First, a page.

Beginning with a total revamp of the tram depot to become a visitor led focal point telling the story of Blackpool's involvement with electric power over three centuries - would be a good start for these endeavours.  Keeping a core fleet of operable examples for seasonal duties and hires is commendable;  but attempting to maintain each and every single tram still extant is economically beyond any capable resource (or budget).  Space in Rigby Road Depot to display the town's tram history with insightful and interactive presentations would harness interest of new generations;  as will focussed restoration of select examples using local craft skills with a permanent apprenticeship programme in harness to the Blackpool & Fylde College and other likeminded organisations.   Most of Blackpool's trams were designed and built in Preston at the Strand Road works of English Electric (which still stand).   A link with that city and its own aspirations in an all-Lancashire endeavour is not outside the realm of possibility.   Preston itself is engaged in creating its own electric tram operation launched through local business entrepreneurs (for a change).  Blackpool and Preston have shared experimental know-how in the past century - in tram design and development. This has continued on in more recent years through the 'Trampower' company.   One of their prototype vehicles in fact is presently stored at Rigby Road Depot.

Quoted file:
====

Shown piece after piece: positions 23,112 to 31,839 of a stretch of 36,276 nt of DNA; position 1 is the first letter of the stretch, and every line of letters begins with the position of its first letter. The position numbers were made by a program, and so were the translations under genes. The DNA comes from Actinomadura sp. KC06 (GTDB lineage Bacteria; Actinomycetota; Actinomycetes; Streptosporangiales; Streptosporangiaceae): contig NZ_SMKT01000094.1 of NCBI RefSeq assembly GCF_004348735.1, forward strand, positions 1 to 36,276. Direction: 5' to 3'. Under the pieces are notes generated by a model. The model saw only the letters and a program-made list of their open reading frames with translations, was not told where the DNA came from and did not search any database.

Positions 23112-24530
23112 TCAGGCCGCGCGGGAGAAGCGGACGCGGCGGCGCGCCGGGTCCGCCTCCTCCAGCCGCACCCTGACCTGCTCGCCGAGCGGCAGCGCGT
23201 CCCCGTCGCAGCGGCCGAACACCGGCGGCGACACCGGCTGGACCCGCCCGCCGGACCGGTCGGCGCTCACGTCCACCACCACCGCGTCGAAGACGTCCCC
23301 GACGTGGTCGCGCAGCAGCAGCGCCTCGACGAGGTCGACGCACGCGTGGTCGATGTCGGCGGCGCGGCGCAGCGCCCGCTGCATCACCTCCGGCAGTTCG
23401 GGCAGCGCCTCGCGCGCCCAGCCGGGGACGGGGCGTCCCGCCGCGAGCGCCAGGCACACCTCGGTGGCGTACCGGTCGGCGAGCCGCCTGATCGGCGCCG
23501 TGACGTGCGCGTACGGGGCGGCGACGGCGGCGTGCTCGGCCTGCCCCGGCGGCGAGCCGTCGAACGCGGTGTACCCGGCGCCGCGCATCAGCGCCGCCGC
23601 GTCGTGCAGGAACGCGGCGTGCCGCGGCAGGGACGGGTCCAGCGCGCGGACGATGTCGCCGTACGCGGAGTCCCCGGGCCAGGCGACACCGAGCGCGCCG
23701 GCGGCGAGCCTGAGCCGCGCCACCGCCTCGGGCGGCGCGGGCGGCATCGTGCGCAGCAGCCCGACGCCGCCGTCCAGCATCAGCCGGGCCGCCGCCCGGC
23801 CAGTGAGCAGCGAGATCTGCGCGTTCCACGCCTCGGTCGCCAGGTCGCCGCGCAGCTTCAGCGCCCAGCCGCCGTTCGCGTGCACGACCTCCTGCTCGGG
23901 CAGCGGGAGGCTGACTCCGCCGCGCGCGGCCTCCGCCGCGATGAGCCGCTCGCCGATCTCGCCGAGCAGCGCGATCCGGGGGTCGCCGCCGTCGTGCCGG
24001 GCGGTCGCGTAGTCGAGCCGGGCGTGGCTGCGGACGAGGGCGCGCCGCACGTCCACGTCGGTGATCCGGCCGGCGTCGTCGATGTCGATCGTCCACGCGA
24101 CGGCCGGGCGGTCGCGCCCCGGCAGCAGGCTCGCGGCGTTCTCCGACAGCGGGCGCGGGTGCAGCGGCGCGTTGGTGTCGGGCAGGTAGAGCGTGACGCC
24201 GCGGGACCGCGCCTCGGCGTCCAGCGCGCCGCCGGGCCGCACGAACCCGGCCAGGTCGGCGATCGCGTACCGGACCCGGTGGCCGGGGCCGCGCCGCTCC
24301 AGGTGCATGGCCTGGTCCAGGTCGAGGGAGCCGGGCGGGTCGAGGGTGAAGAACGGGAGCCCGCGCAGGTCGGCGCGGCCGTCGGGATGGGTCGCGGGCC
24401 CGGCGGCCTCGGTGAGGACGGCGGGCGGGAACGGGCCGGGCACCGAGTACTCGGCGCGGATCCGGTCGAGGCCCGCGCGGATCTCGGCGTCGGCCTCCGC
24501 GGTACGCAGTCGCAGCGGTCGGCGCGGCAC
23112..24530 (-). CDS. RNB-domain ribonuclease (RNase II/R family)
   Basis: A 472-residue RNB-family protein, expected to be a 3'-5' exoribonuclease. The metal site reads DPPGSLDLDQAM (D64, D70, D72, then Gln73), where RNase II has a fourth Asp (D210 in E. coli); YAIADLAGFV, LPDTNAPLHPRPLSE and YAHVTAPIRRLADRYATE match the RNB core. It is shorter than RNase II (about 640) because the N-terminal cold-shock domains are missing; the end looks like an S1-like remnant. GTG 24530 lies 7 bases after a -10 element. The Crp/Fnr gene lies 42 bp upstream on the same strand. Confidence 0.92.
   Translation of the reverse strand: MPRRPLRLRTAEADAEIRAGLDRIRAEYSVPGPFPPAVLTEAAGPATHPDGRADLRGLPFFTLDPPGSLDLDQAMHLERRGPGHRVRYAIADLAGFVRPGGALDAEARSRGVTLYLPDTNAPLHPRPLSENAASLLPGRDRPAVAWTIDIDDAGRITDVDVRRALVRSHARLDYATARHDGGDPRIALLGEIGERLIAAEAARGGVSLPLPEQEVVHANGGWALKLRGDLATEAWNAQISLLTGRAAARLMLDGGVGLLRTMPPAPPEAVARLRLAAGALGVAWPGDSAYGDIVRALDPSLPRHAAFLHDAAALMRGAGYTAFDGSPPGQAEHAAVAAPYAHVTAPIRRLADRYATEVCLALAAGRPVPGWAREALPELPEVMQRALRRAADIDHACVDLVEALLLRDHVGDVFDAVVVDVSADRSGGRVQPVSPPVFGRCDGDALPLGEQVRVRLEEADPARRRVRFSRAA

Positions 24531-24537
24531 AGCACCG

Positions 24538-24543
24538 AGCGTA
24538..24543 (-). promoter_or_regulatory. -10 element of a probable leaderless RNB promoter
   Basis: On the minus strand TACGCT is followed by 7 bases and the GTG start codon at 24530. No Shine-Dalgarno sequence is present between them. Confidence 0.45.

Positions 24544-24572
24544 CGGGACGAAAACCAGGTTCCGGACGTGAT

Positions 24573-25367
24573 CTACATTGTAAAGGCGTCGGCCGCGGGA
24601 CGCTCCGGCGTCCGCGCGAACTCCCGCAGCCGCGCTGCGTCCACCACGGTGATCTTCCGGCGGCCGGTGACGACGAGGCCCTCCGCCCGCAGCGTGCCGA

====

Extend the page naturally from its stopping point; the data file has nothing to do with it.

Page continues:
This is a long Blog - far too long I can hear mutterings already. So a pause here and more to say later.   

 

 

 

 

 

  

 

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Working to conserve for display, trams and artefacts of the longstanding coastal tramway serving Blackpool, Thornton Cleveleys and Fleetwood.